Studies demonstrate that, while roundabouts often enjoy only 30 percent community support before being built, that support rises to 60 percent after construction, and up to 70 percent after being in place for a year.

Chris Roy

Williston Selectboard

Real-world roundabouts

As someone who lived in Switzerland for over three years (in 1997-2000) and drove extensively through Switzerland, France, Germany and Italy, I’d like to make some comments concerning the roundabout controversy here in Williston.

First, it is understandable that local residents are concerned about the roundabout plan at Route 2 and Mountain View Road because their only point of reference here in Williston is the very poorly designed example at Maple Tree Place, which is nothing more than a four-way intersection with a little hump in the middle. It’s also poorly marked with signage, which is confusing to a population unfamiliar with how to navigate roundabouts.

However, there are several misconceptions about roundabouts that have surfaced during this controversy that need to be addressed:

1)    “Roundabouts are obtrusive and don’t fit in the character of Williston Village” – Switzerland has successfully constructed roundabouts in and around hundreds of beautiful historic (Middle Ages and older) villages. Much like Vermont, Switzerland is dependent on tourism and the beauty of the landscape is part of the attraction. Many of their roundabouts are appointed with flowers, trees and other landscaping that makes them attractive to the eye, and certainly less obtrusive than large, flashing lights hanging from wires.

2)    “A Roundabout won’t significantly improve the traffic situation in Williston Village” – It cannot be overemphasized how wrong this perception is. In my many thousands of miles of driving in Europe, I never saw more than two cars queuing to enter a roundabout. On my morning commute into Geneva, I passed through four roundabouts before hitting my first traffic light. There was never a single wait at any of the roundabouts, but then I consistently waited five to 10 minutes at that single stoplight, where all the traffic from those roundabouts accumulated in two lanes, often 20 or 30 or more cars per lane. In addition, I never saw a single traffic incident within a roundabout.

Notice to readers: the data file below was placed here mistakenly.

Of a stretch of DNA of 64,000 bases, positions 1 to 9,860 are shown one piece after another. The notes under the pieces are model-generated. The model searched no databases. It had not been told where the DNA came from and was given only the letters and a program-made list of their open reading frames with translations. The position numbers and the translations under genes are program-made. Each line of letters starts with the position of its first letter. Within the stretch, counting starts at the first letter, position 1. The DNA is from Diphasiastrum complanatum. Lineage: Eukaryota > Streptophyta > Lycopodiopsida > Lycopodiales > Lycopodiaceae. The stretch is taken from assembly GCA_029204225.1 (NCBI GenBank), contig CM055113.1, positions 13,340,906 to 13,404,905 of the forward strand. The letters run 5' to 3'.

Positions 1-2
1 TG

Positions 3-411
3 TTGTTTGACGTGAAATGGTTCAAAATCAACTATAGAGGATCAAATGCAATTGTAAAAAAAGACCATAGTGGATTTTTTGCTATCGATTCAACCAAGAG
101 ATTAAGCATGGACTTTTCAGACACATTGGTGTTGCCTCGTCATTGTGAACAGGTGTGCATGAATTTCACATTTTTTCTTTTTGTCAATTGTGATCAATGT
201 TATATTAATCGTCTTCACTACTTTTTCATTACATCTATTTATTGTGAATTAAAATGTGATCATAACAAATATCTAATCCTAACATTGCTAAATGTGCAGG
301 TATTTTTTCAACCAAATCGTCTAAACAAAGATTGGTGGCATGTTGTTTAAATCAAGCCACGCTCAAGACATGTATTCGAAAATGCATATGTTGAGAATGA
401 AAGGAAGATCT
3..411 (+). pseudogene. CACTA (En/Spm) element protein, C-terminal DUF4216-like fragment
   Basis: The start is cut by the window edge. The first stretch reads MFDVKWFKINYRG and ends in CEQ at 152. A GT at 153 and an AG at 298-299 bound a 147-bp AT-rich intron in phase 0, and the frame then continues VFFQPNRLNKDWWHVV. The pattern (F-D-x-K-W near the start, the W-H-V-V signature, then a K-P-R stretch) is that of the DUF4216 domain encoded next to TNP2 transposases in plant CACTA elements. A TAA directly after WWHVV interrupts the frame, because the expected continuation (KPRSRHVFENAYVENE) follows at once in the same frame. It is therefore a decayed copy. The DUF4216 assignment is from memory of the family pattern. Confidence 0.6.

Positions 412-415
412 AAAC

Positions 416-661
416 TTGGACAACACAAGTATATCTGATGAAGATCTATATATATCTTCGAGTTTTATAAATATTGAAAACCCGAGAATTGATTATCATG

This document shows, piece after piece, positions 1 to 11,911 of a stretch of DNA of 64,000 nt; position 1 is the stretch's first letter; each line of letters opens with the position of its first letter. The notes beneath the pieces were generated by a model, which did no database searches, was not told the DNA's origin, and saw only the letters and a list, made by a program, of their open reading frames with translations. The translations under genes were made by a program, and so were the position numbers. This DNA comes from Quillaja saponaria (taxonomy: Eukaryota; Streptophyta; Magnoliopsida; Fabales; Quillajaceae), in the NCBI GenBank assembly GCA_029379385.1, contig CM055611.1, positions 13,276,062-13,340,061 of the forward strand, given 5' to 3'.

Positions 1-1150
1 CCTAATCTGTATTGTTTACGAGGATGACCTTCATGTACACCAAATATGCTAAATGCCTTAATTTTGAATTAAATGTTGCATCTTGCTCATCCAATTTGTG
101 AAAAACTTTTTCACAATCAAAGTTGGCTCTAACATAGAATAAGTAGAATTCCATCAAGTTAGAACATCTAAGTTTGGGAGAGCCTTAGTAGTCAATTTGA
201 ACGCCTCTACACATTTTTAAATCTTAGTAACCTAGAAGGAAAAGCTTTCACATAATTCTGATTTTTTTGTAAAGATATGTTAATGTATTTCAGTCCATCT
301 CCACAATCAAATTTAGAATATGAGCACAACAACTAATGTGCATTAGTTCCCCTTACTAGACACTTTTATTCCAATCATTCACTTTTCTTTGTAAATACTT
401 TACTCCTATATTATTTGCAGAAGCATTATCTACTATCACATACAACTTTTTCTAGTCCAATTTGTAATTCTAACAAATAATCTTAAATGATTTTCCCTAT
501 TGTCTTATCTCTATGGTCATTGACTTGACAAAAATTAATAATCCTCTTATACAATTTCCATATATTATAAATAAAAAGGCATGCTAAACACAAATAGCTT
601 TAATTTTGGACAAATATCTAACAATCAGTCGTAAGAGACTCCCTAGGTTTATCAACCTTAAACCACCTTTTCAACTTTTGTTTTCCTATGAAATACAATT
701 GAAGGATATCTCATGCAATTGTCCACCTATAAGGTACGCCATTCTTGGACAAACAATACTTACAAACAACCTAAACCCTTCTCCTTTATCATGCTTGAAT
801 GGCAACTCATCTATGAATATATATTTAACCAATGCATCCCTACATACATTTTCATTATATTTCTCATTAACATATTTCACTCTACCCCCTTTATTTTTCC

Jim Dillon


Roundabout not the way

I agree with all of the points from the folks who wrote in last week who are against a rotary at the four-way intersection in town. Who are the Selectboard to do what they choose vs. doing the will of the dozens of its constituents who showed up at the meeting to voice their opposition? Those are good numbers for public turnout in this town, and you can bet it represents a sensible majority. What happened to democracy? It seems to have taken a back seat on this issue.

For the record, I am convinced that this is a very bad idea. A rotary would be a complete and utter failure, and it would be permanent! Historic property will be lost and our quaint town center will be altered forever. Traffic will not flow as smoothly as it does now. There will be more accidents. Tractor trailers will run across the middle vs. slashing tires on curbs. Let’s not forget who we are. We are Vermonters and we use four-ways! If the Selectboard wants a rotary, they should go to Massachusetts — there are plenty of them down there.

Frankly, I am surprised at the Selectboard’s inability to recognize this. The other rotaries in town are ridiculous, and they don’t work. Whoever may be prodding the Selectboard also needs to be stifled. If our tax dollars went into funding this study — and these are the results — I would like my money credited and given to the Town Library. The Board needs to take full responsibility for what is sure to be a disaster for years to come.